The impeachment clause should be retained in the new amended constitution and should apply strictly to the President, governors and local government chairmen against any form of abuse of office. Security votes or funds, which hitherto, have been alleged to be avenue of siphoning government funds should be pegged nationally and constitutionally. Or on the other extreme it should be abolished completely.

What of the plan on local government autonomy and other proposed amendment?

The local government autonomy should be enshrined in the new amended constitution. Equality of states should also be guaranteed. In this respect, it is either we create one additional state in the South-East to bring it at par, (that is, 6 states) with South-West, South -South, North-Central and North- East or we create two additional states from South- East and 1 additional State from South West, South South, North Central, for all the six zones to have seven states each. There should be a new zonal arrangement to make provision for two vice- presidents, one from the incumbent President's zone and the other from any other zone as may be provided in parties zoning arrangements. This is necessary should anything happen as in the case of Yar'Adua where the vice-president from the late President's zone would have taken over. The state structure we have now should be preserved but I strongly recommend the institution of state police with defined roles. Federal Revenue Allocation should no no longer be based on number of LGAs per state but rather on equality (number) of states. Furthermore, Federal Revenue Allocations should go straight to the LGAs without the usual detour of the allocation going through any state government authority.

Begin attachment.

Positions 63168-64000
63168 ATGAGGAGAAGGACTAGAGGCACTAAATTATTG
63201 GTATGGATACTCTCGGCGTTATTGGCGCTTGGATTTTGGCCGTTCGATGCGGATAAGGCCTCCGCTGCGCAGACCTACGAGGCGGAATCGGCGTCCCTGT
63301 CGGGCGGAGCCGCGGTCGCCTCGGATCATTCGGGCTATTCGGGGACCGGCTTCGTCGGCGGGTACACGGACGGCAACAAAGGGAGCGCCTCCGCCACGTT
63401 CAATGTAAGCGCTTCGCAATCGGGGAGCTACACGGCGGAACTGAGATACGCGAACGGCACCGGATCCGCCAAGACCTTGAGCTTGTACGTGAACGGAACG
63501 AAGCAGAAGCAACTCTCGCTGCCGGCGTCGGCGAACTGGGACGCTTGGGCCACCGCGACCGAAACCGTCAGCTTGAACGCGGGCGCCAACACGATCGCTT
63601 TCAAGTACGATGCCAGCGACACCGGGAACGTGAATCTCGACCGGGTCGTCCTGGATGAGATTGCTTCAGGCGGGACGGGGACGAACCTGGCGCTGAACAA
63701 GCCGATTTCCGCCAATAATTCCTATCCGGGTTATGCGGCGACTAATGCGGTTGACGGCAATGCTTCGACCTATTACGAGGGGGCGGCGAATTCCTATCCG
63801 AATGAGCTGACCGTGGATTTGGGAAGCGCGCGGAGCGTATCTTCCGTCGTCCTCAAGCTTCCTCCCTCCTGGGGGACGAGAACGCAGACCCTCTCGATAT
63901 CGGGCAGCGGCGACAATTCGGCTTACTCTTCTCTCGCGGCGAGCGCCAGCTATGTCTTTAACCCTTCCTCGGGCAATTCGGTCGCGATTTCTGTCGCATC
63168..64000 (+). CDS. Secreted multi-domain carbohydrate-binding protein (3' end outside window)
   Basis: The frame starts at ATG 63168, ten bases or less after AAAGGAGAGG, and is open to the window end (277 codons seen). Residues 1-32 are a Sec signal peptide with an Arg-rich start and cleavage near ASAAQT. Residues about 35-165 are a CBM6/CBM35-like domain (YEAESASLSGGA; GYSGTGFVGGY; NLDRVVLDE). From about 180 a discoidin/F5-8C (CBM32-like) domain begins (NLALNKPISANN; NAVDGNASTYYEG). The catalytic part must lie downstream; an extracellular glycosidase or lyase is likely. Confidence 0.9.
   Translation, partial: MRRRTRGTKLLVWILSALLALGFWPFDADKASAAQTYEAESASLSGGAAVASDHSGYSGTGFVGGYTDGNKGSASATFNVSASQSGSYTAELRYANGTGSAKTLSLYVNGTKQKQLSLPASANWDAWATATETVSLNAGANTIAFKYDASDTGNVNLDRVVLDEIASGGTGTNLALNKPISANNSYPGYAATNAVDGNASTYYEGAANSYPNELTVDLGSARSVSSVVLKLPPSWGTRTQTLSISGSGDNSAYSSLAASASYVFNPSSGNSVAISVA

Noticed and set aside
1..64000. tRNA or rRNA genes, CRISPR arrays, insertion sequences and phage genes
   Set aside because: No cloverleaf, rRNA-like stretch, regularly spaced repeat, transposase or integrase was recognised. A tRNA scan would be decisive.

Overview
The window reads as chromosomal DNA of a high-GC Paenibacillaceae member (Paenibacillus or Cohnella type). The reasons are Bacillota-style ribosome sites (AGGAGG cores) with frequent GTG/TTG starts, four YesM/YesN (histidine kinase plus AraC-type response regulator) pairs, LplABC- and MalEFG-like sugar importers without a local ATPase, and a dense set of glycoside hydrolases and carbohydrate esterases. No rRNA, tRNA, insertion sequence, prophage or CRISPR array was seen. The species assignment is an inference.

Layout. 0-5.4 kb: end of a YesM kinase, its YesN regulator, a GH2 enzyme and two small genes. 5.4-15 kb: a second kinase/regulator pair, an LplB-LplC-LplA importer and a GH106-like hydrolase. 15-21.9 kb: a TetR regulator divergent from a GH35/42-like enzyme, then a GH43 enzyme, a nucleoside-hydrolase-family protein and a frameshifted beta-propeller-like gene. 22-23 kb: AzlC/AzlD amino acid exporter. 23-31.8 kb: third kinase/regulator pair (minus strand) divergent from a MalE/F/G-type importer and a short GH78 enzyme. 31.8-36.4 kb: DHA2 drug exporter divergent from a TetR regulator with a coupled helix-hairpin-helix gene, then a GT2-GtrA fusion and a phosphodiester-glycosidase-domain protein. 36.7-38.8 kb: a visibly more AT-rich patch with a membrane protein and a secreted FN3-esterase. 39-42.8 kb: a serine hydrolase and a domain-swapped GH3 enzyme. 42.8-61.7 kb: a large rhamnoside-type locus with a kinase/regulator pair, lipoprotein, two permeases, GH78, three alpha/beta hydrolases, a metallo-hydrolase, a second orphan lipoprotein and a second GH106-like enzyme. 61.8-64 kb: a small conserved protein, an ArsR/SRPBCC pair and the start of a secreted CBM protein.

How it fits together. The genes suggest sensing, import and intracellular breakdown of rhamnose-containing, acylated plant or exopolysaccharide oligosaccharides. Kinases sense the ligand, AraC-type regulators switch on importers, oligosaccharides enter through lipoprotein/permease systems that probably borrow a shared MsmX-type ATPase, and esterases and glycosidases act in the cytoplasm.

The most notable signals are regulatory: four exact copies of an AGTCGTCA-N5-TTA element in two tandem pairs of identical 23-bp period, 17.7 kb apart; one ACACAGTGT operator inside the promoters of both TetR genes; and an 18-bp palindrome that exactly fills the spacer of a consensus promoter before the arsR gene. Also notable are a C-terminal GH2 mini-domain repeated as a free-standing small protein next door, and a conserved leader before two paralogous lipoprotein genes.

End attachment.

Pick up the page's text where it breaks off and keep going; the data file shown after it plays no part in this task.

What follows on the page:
Derivation principles should be enshrined in the new amended constitution such that states can retain 30 per cent of what they produce and 70 per cent accruing to the Federal Government.

Two former presidents, Chief Olusegun Obasanjo and Gen. Ibrahim Babangida (retd.), have publicly exchanged abusive words. What is the implication of this?

I feel it was very entertaining, and something good for Nigeria. I wouldn't have advised Mr. President to stop them. It has been long since the two generals have been sizing up each other in a way of cold war, of no war and no peace. So it is good that there is this opportunity for them to talk to themselves and to the people of Nigeria. We have been thoroughly educated as each general outlined his achievements in office as in the case of the period when Babangida was the Head of State, or the periods when Obasanjo was either the Military Head of State or the civilian President of the Federal Republic of Nigeria. We were told of how IBB and former Head of State, Gen. Abdulsalami Abubakar, and Gen. Gusau, former National Security Adviser, worked and plotted the freedom of Obasanjo who was jailed for life. They didn't stop at helping to free him, they also plotted to make him Nigeria's President.

We were told there was a 'gentle man's agreement' whereby after Obasanjo's four years as President, he would step down for former Head of State, Babangida. Obasanjo, according to Babangida, breached the accord twice in 2003 and 2004. This is the background of IBB's grouse against his friend and colleague General. With this, the public may still be waiting to hear from Obasanjo, his reasons for deciding to renege in his agreement.